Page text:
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Early Wage Access – Providing More Value to Members

By: Tom Bennett, Principal, Advisors Plus, PSCU

In our previous blog on direct deposit, we focused on how its value contributed to record growth in debit volumes, as well as its importance to primacy with members. While Automated Clearing House (ACH) continues to be the primary platform that payroll funds cross, the value a credit union receives from money flowing into an account is applicable to other situations. Credit unions should consider the value of money flowing into an account in their design of products and services in order to help their members stay financially healthy, as well as to stay competitive with larger financial institutions.

Over the past few years, focus in the fintech field has led to a number of advances in financial services, all capitalizing on a “weakness” in the existing value exchange with members. Some of these advances include:

  • Buy Now, Pay Later (BNPL) capitalizes on credit card intricacies and allows consumers to pay over time without adding interest-bearing balances to their account
  • Early paycheck access, posts ACH deposit files when received (typically two days early), with minimal risk versus waiting until a future date, and benefits consumers by providing quicker access to their funds
  • Overdraft thresholds, commercialized with names like “Spot Me” by Chime, allow small-dollar overdrafts for no fee, providing liquidity to consumers

One growing area of advancement is early or earned wage access (EWA), which is the ability for an employee to access the money they’ve earned before their scheduled payday. Historically, wage earners have been paid on set schedules. Most wait at least two weeks for pay, some even for a once-a-month paycheck. EWA offers access to wages independent of formalized paydays, usually on a more frequent basis and, in some instances, even daily. This is very common for services like Uber, Doordash or Lyft, where the individual is absorbing cost (like fuel) while waiting to be paid. Typically, these funds flow into the financial institution on the card rails, either as a Visa Direct or Mastercard Send transaction. The technical term for these direct transfers of funds to debit card users is Original Credit Transactions (OCTs). But in the pure sense, they represent the flow of funds into a checking account.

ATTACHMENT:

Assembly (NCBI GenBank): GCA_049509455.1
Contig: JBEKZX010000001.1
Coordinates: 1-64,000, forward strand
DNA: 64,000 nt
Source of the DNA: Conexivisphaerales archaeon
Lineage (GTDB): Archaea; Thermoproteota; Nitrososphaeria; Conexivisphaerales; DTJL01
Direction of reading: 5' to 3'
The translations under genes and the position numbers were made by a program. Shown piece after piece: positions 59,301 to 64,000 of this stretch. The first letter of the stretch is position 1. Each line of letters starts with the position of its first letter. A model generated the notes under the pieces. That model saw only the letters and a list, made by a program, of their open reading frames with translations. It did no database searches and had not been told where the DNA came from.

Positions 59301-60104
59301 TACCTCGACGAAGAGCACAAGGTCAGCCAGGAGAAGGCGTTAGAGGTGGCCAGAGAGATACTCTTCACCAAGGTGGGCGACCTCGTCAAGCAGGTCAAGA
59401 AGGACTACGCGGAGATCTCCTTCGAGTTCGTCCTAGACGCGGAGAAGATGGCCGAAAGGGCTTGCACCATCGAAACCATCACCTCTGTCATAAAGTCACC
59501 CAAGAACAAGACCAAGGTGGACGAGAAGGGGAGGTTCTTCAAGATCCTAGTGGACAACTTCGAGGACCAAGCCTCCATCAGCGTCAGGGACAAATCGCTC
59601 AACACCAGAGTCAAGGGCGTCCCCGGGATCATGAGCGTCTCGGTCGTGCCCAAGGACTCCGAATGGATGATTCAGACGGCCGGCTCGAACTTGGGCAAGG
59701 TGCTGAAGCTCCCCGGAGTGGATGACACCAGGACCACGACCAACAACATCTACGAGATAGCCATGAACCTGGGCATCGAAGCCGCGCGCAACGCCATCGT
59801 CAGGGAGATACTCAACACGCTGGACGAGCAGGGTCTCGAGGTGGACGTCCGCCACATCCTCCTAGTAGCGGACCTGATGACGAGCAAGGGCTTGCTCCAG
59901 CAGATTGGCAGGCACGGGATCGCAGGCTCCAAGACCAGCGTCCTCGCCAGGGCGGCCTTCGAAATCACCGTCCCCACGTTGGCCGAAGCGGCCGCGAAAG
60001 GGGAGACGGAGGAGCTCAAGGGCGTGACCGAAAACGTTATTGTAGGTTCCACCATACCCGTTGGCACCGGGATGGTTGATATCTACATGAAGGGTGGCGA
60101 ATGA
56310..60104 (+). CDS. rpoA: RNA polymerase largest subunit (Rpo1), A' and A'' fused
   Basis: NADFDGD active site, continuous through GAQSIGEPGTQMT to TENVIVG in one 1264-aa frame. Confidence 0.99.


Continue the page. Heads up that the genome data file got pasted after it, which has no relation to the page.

Like direct deposit via ACH, the same intrinsic value applies. Equal consideration should be given to the tactics that encourage use of direct deposit. As an example, and while we see this infrequently, if a checking account requires direct deposit to waive a monthly fee, why not expand the qualifier to include EWA? This strengthens the overall value proposition of the account, underscores the value of money coming in and enhances the appeal of the account to Millennial and Gen Z generations, who are typically more likely to be gig workers.

By recognizing the value that current and prospective accountholders provide to a financial institution via depositing funds through EWA, credit unions can improve the financial health of their members and drive debit volume growth while better positioning themselves in the competitive market.

Tom Bennett is a Principal Consultant with the Checking and Debit Card practice at Advisors Plus. Tom advises credit unions on ways to enhance portfolio growth and profitability through P&L and key metric performance analyses, competitive product assessments, and industry and peer benchmarking reviews. His combination of consulting knowledge and direct experience provides an informed and unique perspective to solve the challenges of our clients.